Environmental asbestos exposure and mesothelioma

Marla R. Orenstein, Marc B Schenker

Research output: Contribution to journalArticle

24 Scopus citations

Abstract

Epidemiologic studies of mesothelioma have focused primarily on occupational exposures to asbestos. Nonoccupational exposure to asbestos can be grouped into three main categories: paraoccupational (familial), neighborhood, and true environmental exposures. Elevated mesothelioma rates not attributable to occupational exposures have been observed in asbestos mining and manufacturing areas. Asbestos is one of the most dangerous environmental carcinogens because of the small dose known to cause mesothelioma and the rapid lethality of the disease once it develops. Further research is needed to characterize the contribution and risk profile for environmental asbestos and mesothelioma, and for the development of public health policy. (C) 2000 Lippincott Williams and Wilkins, Inc.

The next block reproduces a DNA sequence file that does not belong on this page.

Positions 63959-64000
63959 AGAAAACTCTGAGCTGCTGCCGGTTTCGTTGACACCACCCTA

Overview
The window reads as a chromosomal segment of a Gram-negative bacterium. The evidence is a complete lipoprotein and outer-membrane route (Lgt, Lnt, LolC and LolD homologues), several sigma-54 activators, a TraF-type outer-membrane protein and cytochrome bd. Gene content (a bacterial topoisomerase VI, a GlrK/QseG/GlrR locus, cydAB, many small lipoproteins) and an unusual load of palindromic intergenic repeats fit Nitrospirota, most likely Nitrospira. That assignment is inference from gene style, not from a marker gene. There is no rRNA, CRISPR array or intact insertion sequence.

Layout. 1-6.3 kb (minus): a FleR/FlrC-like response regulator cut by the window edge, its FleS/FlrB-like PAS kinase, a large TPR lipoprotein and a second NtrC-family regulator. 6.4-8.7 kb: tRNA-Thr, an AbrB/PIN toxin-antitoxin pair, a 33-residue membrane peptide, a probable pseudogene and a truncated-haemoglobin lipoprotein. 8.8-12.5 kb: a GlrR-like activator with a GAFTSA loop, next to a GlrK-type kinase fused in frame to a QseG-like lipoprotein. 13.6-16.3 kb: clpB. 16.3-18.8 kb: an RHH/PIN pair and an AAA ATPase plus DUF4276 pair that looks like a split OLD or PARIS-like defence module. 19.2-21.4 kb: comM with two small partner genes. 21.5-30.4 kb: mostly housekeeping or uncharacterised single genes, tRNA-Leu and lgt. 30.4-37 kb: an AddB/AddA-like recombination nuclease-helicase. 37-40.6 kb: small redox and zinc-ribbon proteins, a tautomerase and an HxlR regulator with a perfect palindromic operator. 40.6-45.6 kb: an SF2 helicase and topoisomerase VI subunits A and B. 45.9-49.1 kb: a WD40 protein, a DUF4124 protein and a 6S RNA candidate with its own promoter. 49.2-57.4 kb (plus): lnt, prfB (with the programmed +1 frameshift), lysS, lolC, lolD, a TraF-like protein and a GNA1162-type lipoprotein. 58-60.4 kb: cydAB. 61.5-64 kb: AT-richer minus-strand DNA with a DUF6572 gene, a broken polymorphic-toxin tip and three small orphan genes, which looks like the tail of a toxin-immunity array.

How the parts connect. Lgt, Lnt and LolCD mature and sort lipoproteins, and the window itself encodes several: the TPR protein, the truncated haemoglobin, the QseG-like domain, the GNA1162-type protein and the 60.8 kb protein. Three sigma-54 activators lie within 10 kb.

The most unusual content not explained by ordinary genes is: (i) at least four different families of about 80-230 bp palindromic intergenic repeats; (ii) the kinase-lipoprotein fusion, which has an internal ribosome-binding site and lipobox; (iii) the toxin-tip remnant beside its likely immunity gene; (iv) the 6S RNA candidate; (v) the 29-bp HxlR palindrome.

Original languageEnglish (US)
Pages (from-to)371-377
Number of pages7
JournalCurrent Opinion in Pulmonary Medicine
Volume6
Issue number4
StatePublished - 2000

ASJC Scopus subject areas

  • Pulmonary and Respiratory Medicine

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